Hallucinogenic mushrooms might be to blame for crazy coyote behavior in California

Walking the line.
Walking the line.
Image: Flickr user Scott Nolan (licensed under CC-BY-2.0; image has been cropped)
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Motorists in Bolinas, California have been baffled and sometimes scared by coyotes on a local highway this winter, and psychedelic fungus may be to blame.

According to various news reports, the “terrifying, yet beautiful” encounters happen at night when a coyote stands in the middle of the road and “stares down” or even runs toward an approaching car, forcing the driver to stop. The coyote then circles and sniffs the automobile before fleeing.

Traffic is generally light on this section of the road during late night hours, so the incidents have been one-on-one coyote-car confrontations, so far. Local witnesses think that two different coyotes may be perpetrating the “attacks.”

They also have a theory that the coyotes are tripping on hallucinogenic mushrooms. Lisa Bloch, who works for the local humane society, told the Pacific Sun that she’s recently warned dog owners about poisonous mushrooms in the area, including a psychoactive one called the fly agaric mushroom.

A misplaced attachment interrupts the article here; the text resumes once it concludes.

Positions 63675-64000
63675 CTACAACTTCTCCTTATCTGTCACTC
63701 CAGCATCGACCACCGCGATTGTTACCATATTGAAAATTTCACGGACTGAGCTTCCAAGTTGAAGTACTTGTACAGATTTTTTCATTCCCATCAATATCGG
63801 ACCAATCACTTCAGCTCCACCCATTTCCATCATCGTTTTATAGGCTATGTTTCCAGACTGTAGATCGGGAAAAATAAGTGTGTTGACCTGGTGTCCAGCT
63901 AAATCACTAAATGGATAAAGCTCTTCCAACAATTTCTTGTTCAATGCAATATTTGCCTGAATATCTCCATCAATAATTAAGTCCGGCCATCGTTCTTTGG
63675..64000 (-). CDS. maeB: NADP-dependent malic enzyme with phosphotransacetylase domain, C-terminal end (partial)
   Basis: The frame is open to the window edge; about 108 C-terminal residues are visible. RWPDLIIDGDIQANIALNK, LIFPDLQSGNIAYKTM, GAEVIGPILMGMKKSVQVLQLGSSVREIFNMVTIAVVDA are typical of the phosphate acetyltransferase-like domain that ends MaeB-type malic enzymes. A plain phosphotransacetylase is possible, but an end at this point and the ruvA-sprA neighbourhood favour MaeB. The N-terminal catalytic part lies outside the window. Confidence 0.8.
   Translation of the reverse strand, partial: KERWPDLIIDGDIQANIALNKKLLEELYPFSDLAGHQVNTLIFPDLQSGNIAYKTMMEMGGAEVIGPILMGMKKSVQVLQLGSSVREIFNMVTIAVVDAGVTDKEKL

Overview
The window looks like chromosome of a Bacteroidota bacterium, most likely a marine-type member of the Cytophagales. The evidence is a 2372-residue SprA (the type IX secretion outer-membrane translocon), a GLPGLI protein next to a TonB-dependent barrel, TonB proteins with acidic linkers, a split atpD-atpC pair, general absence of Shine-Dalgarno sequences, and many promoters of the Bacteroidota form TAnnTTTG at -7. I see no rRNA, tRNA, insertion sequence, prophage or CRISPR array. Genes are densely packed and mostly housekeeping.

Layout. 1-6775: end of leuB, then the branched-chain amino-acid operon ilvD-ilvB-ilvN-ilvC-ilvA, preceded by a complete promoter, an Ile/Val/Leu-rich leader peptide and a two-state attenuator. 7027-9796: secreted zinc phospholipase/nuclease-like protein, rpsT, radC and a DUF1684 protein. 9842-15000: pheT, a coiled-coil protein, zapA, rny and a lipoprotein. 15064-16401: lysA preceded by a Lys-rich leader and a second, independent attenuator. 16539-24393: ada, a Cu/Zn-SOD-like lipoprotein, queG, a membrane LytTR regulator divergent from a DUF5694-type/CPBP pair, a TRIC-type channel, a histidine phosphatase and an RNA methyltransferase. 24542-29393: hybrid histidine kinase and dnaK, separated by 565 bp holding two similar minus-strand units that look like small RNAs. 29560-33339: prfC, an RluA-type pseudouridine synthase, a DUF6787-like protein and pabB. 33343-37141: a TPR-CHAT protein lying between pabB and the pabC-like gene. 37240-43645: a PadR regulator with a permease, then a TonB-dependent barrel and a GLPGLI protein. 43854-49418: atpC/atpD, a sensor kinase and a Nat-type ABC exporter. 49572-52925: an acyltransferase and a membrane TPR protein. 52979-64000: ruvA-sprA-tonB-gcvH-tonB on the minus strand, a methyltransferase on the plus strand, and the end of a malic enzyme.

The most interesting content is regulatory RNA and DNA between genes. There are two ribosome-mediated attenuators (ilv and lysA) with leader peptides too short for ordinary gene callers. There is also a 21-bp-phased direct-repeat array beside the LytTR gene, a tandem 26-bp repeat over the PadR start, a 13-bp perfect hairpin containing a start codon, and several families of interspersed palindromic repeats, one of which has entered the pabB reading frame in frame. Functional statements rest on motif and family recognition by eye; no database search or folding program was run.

Wildlife officials first suspected that the coyote, or coyotes, had rabies—a viral infection that prompts hyperactive and aggressive behavior in wild mammals. But animals with rabies don’t stay alive for more than a few days after contracting it, and the Highway 1 coyote run-ins have been happening for more than three weeks now.

Having ruled out rabies, authorities are considering two other causes: mushrooms or human ignorance. If humans in the area have been feeding the coyotes—despite expert guidelines that say you should never feed wild animals—the coyotes might feel more comfortable around cars and motivated to pursue cars for food.

It’s also possible that the people who’ve reported experiencing “terrifying, yet beautiful” coyote run-ins were high on hallucinogenic substances themselves.

Image above by Flickr user Scott Nolan (licensed under CC BY 2.0). The image has been cropped. Facebook image by Flickr user Franco Folini (licensed under CC BY SA 2.0). The image has been cropped.